The Supreme Court said in a landmark ruling on Monday that “closely held” corporations with religious owners may opt out of Obamacare’s birth control mandate, a definition that sounds narrow in scope but actually comprises a vast majority of American businesses.
The most immediate impact will be felt by the female employees of Hobby Lobby (which employs 13,000 people total) and Conestoga Wood (which employs 1,000 people), who will no longer have cost-free access to emergency contraceptives like the morning-after pill. Beyond that, health care experts and pro-choice advocates say it’s close to impossible to know precisely how many women will be affected because it depends on which employers opt out.
What’s clear is the ruling opens a door for all closely held corporations to seek relief from the birth control mandate, legal experts say. The statistics, though spotty on how many would be eligible to do so, suggest that could end up impacting millions of Americans.
“Most American businesses are closely held corporations so that’s not a significant restriction on the scope of its ruling. Some people are saying the ruling doesn’t go so far because it only applies to closely held corporations. But that’s the vast majority of corporations in America,” said Adam Winkler, a professor at UCLA School of Law.
The Supreme Court didn’t define “closely held,” but legal experts say businesses will look to the IRS, which says a closely held corporation as one in which 50 percent of the value of its outstanding stock is owned by five or fewer individuals.
So how many of those are there in America? A 2000 study estimated that more than 90 percent of American businesses are closely held, a number that could be different today, but it’s hard to say by how much. Another study, one conducted by Columbia University in 2009, found that closely held corporations employ about 52 percent of the U.S. labor force. That’s over 75 million Americans; the labor force has more than 150 million workers, according to the World Bank.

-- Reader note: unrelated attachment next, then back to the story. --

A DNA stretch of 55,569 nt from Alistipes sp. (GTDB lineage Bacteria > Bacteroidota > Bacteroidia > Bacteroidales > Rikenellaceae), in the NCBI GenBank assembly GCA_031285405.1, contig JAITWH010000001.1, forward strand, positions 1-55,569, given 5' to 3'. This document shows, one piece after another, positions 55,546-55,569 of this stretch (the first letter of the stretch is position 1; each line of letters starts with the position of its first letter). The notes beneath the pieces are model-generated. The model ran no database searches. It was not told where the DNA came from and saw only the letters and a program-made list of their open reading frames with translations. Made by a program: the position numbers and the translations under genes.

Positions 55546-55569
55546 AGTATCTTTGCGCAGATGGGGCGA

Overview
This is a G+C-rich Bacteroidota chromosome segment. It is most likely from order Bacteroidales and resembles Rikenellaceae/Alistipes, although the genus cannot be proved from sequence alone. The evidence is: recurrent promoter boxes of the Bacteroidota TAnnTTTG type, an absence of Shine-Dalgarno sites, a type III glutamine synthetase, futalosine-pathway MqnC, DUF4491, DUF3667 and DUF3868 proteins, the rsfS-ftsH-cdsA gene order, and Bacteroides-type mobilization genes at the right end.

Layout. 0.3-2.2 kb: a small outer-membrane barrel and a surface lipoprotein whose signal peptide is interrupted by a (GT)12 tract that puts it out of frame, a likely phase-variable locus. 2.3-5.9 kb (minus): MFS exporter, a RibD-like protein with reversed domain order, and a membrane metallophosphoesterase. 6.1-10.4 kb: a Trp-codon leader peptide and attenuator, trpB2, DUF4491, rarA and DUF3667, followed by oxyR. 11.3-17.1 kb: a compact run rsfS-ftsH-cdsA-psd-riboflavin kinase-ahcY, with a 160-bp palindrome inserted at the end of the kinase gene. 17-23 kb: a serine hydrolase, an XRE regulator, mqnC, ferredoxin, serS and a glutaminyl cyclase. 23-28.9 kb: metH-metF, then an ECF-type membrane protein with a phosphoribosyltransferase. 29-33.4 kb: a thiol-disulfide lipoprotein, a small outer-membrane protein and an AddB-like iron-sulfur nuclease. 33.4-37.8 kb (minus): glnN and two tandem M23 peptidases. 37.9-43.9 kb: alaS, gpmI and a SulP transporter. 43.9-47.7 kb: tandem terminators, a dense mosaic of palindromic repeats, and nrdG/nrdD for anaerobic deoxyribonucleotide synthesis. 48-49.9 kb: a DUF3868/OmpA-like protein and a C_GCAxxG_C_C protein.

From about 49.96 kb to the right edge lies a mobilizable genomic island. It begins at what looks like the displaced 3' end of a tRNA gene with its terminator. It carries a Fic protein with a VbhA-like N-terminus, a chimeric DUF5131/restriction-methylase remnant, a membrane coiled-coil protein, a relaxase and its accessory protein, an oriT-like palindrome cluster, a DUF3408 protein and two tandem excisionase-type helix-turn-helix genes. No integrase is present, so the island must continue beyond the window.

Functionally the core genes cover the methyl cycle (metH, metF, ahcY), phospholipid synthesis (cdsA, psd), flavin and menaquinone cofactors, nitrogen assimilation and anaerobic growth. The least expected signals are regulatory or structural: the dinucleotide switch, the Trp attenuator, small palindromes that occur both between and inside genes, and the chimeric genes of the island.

In her dissent, Justice Ruth Bader Ginsburg insisted that the ruling was much broader than the conservative justices were willing to admit. She torched it as “a decision of startling breadth” which paves the way for corporations, partnerships and sole proprietorships to “opt out of any law (saving only tax laws) they judge incompatible with their sincerely held religious beliefs.”
Ginsburg linked to a Forbes list of large private companies that she said could seek exemptions from laws due to the Court’s ruling, including Cargill, Koch Industries and Dell, which together employ more than 300,000 Americans.
Justice Samuel Alito, writing for the 5-4 majority, said the ruling is limited to the forms of birth control challenged in the case, noting that it doesn’t “necessarily” let religious business owners refuse to cover vaccinations or blood transfusions. But the Court opened the door to such lawsuits by ruling, for the first time, that for-profit corporations are persons who can practice religion for the purposes of the 1993 Religious Freedom Restoration Act, which imposes strict scrutiny standards for laws that substantially burden religious practices.
“The case is important because it is the first time in history that the Court has said that a for-profit company can claim to have religious beliefs and an exemption from a law,” said Erwin Chemerinsky, the Dean of UC Irvine School of Law. “In that way, I think it will open the door to challenges by close corporations — and other businesses — to laws of all sorts.”